Geraldine in June, 2021, about to buy a whole lot of breakfast beers.
“I feel like Oprah!” she says, processing check after check on our card.
One gentleman arrives at the paystation from the bar and Nana tells him we’ve covered his bill. He looks at us like we’re the FBI and he’s D.B. Cooper. “Nah, nah… for real?” he asks. And when Nana replies, “Yes, honey! For real,” he drops her a $5 tip and runs out the door like a man being chased.
We laugh, incredulous, and drive to meet Geraldine’s nieces at the mall.
We tell them, and their parents, that college is officially covered.
We help Geraldine’s brother buy a house.
We invest in a few friends’ startups (sadly, they’ve folded–startups are hard).
We start college funds for a friend-who’s-passed-away’s kids.
We pay off the leaky, 111-year-old house. (Given where mortgage rates went, a poor decision in retrospect).
Geraldine writing a card to an ex-Mozzer, July 2021
We write just north of $700,000 in personal checks to Moz employees and ex-employees whose stock options didn’t pay out fairly (all under the gift tax limit, in case any IRS folks are reading). I hesitate to share this bit because it sounds like I’m trying to make us out to be these saints of capitalism, which we are definitely not (Geraldine would like me to note that she is, “a full-on capitalist goblin who buys all the vintage Springsteen t-shirts on eBay”). We certainly could have given more. I share this only in the hopes of nudging (shaming?) other founders and investors who get big paydays into doing the right #$%ing thing for their own teams, no matter what the cap table says.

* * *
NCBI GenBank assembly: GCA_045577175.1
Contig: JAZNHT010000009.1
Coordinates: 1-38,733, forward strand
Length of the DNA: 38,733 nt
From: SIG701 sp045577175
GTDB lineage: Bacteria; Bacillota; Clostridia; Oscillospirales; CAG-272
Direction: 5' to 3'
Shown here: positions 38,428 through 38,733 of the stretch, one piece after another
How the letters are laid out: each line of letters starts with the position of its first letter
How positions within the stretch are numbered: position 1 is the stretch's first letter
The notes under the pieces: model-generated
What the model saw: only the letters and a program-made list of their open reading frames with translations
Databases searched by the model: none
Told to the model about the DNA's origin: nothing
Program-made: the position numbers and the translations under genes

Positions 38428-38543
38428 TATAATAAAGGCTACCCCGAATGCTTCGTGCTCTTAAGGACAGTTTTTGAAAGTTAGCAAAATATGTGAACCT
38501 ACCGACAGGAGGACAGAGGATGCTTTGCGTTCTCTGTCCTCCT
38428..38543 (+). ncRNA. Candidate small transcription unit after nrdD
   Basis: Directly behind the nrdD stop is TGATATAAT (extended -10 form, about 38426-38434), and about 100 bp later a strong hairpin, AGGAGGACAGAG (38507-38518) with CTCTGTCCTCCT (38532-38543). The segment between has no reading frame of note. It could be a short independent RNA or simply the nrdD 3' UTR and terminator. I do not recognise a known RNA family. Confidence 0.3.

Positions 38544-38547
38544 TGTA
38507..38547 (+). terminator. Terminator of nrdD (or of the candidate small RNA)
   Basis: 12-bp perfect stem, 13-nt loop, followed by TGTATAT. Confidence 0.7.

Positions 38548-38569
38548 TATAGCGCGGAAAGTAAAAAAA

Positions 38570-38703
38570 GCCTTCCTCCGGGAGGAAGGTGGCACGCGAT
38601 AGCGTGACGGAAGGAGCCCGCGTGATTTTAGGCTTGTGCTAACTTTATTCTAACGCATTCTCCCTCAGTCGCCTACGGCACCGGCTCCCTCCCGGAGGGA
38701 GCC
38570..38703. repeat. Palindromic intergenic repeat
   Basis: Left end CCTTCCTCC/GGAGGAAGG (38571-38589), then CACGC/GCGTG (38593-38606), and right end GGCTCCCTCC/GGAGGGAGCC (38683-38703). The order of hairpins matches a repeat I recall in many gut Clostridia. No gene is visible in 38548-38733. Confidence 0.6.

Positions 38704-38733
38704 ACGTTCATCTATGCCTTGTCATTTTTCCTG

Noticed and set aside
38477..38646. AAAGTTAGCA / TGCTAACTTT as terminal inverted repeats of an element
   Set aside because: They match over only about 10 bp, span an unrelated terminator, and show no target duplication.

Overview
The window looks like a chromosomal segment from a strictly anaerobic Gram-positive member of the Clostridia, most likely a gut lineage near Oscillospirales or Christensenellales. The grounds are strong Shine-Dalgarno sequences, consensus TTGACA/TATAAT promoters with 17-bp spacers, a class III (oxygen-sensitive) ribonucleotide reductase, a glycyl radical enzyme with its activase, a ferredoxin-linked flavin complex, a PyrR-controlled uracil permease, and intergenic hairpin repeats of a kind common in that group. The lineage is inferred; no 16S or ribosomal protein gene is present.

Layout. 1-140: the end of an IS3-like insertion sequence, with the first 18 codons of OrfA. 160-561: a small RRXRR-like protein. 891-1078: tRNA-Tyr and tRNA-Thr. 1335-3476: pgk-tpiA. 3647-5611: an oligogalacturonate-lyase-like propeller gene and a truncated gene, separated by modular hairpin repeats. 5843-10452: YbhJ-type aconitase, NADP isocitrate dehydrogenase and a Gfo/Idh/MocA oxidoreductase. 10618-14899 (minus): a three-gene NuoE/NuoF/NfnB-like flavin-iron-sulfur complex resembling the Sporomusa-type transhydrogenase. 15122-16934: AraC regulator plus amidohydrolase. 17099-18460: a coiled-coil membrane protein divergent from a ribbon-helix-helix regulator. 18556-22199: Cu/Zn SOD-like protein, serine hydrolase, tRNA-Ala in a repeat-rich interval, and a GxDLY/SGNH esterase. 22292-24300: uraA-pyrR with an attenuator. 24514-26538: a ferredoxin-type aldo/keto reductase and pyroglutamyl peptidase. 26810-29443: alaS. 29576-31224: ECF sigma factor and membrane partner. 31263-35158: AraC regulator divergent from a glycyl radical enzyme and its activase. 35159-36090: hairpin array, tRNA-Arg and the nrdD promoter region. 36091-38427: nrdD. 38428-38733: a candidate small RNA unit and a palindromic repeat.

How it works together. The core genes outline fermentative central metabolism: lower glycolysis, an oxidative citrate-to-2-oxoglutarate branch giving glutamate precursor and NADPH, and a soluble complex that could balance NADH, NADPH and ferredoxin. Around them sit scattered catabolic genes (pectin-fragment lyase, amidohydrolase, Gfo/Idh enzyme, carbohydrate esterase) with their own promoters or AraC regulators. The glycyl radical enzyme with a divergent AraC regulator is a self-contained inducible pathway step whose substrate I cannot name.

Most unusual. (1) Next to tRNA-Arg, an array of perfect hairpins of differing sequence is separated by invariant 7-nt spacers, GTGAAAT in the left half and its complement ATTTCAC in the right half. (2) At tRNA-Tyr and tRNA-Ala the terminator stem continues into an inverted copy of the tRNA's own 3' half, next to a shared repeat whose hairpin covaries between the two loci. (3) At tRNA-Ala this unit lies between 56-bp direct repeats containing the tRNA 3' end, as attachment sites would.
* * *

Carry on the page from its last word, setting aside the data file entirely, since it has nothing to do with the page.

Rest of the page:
Geraldine walked into my shed/office while I was reviewing documents to be signed for the Moz transaction and snagged this photo
We find an investment professional in Portland to manage our savings. He tells us to keep working and living within our current budget until we’re in our sixties, and if the market maintains its usual trends, we should be able to retire comfortably. Neither of us are sure we ever want to retire, but both of us grew up poor enough that we take this advice to heart.
I’m not sure what the private equity company that bought Moz is doing with the business. I know very few people who still work there, and since signing some documents in 2021, have had no news about the performance or future of my old startup. I’m angry that the business did so poorly in those last few years, that they (in my opinion) screwed over so many employees who were key to the company’s success, that the far-superior 2017 offer was never considered and that the 2019 transaction fell through, that the board chose never to listen to me after I stepped down as CEO.